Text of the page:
M50 Ontos | HistoryNet MENU
Though the Ontos boasted six tank-busting 106 mm recoilless rifles, it never engaged a tank, instead serving the Marines as a mobile infantry support weapon in Vietnam.

M50 Ontos

By Jon Guttman
6/29/2017 • Military History, MH Tools

Length: 12 feet 7 inches
Width: 8 feet 6 inches
Height: 7 feet
Weight: 19,050 pounds
Crew: Three
Armament: Six 106 mm recoilless rifles with 18 HEAT (high-explosive anti-tank), HEP (high-explosive plastic) or antipersonnel rounds; four .50-caliber M8C spotting rifles with 1,000 rounds; one M1919A4 Browning .30-caliber machine gun with 80 rounds
Gun elevation/depression: +20 to -10 degrees
Turret traverse: 40 degrees left or right
Armor: Hull and turret, 1/2 inch; hull floor, 1/4 inch
Power:
    
M50: General Motors 302 inline V6 liquid-cooled engine (145 hp)
     M50A1: Chrysler HT-361-318 V8 liquid-cooled engine (180 hp)
Maximum speed (road):
30 mph
Range:
    
M50: 125 miles
     M50A1: 100 miles

By 1949 the U.S. Army had abandoned its wartime concept of specialized tank destroyers in favor of main battle tanks. After experiencing mobility limitations during the Korean War, however, the Army conceived a new breed of tank destroyer, one that packed tank-busting firepower on a lightweight, airmobile tracked chassis. The resulting M56 Scorpion boasted a 90 mm gun behind an armored blast shield, while the M50 Ontos packed six M40 106 mm recoilless rifles. Neither weapon ever engaged a tank, but both saw plenty of action supporting infantry in Vietnam—the Scorpion with Army airborne forces, the Ontos with the Marines.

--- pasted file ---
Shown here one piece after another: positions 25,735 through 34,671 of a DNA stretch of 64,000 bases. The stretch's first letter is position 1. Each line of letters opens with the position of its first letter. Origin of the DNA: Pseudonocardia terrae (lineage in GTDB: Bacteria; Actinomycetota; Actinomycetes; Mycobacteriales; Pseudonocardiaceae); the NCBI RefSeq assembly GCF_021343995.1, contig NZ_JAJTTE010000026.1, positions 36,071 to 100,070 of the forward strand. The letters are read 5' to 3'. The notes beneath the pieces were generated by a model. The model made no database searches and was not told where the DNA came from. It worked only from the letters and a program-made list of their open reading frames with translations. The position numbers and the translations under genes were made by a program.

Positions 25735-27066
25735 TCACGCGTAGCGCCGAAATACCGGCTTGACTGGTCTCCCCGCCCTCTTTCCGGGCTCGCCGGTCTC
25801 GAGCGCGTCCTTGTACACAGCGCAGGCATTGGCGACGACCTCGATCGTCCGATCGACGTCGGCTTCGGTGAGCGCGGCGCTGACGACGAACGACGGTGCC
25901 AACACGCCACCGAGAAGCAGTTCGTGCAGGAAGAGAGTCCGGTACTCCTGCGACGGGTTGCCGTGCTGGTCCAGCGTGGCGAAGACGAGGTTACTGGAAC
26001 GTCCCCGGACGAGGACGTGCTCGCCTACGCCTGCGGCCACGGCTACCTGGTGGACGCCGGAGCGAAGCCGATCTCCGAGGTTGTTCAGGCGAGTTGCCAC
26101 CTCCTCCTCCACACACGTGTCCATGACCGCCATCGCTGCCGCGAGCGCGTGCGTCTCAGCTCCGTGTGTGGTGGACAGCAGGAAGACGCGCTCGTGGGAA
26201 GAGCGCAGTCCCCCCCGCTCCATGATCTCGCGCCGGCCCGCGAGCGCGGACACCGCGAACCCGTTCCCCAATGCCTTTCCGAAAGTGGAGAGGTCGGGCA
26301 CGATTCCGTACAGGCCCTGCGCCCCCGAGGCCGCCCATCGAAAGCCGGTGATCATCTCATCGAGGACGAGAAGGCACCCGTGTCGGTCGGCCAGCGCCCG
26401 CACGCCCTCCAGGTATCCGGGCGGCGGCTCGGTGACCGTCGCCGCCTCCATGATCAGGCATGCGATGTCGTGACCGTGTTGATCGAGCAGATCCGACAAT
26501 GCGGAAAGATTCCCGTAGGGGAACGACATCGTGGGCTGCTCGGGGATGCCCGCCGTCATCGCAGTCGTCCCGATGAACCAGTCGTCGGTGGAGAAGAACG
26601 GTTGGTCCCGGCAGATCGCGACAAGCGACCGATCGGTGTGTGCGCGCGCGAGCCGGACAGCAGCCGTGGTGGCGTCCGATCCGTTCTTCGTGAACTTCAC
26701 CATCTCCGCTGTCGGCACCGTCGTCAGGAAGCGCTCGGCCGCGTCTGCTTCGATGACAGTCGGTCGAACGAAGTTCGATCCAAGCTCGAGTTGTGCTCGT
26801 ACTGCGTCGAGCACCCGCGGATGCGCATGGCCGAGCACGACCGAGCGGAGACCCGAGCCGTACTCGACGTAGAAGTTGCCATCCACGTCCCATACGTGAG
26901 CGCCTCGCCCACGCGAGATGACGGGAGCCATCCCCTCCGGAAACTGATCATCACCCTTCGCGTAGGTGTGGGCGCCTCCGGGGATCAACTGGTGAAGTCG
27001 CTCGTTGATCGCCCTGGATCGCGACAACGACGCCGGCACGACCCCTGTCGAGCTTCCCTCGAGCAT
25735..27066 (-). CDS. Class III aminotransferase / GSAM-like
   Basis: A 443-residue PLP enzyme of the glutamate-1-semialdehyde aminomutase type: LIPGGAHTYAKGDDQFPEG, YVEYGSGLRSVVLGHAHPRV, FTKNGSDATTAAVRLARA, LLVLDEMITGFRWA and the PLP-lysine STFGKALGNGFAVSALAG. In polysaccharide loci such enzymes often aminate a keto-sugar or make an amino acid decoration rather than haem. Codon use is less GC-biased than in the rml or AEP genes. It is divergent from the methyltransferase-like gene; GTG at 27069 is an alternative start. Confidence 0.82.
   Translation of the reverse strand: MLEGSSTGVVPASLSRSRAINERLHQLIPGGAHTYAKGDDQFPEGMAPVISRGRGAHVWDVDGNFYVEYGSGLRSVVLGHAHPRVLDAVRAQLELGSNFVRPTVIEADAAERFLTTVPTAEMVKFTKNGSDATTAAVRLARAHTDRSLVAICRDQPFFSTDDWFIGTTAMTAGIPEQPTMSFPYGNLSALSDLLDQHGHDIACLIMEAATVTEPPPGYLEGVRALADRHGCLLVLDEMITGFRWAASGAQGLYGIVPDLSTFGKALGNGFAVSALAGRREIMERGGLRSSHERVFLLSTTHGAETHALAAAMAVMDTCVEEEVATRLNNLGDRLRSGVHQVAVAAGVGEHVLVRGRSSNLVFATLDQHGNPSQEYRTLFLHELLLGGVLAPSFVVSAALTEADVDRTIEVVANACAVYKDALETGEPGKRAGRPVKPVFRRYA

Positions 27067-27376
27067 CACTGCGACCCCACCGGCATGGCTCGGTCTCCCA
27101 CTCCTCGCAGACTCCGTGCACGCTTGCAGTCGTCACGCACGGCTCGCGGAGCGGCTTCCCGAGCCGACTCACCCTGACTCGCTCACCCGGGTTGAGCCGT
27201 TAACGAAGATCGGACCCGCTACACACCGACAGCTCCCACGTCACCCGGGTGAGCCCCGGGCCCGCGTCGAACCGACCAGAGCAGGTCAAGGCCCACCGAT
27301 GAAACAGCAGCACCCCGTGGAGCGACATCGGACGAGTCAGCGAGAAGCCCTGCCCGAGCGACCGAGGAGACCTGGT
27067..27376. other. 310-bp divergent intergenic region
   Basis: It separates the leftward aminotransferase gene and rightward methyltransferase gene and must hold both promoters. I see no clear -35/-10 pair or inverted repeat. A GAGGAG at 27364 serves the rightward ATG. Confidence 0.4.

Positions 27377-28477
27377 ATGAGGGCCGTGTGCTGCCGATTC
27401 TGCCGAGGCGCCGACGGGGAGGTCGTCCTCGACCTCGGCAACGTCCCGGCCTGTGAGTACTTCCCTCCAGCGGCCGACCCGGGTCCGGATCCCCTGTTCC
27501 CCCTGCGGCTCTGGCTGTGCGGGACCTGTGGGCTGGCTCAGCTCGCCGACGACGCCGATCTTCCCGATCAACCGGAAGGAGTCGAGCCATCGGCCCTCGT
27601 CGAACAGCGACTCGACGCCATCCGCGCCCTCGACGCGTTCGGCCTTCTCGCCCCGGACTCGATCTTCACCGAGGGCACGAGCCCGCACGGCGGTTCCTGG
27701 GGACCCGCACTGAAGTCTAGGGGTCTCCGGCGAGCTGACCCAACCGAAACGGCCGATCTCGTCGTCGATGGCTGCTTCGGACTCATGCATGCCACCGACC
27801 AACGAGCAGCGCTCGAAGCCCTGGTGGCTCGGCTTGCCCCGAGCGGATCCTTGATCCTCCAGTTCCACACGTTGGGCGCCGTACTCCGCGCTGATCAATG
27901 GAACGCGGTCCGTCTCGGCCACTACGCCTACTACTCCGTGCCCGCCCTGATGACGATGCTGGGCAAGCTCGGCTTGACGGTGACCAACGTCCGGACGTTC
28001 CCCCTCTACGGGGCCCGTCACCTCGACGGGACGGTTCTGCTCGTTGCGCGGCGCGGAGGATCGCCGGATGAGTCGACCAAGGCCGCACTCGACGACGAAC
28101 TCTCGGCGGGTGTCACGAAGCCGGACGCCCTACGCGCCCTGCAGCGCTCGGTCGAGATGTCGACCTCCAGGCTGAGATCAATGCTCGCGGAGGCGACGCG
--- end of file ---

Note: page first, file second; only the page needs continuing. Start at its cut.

Attached to four of the Ontos’ recoilless rifles were M8C .50-caliber spotting rifles, which fired rounds that produced visible puffs of smoke on impact, thus enabling operators to line up the main guns. Although its recoilless rifles had to be reloaded externally, potentially exposing its crew to enemy fire, the two upper ones could be removed and used autonomously. During the 1968 Battle of Hue the Ontos won favor among troops for its speed, agility, relatively low profile and the ability of its concrete-penetrating high-explosive shells to bring down walls. The two Ontos platoons defending the firebase at Khe Sanh usually hid by day and moved into fighting positions at night. During perimeter patrols the M50A1s of Company A, 3rd Anti-Tank Battalion, towed improvised sleds to supply Marines in outlying, exposed positions.

By 1969 the M50 had passed its prime and was gradually withdrawn, its parts and guns salvaged or repurposed. The last operational Ontos was pulled out of Guantanamo Bay, Cuba, in April 1980. MH

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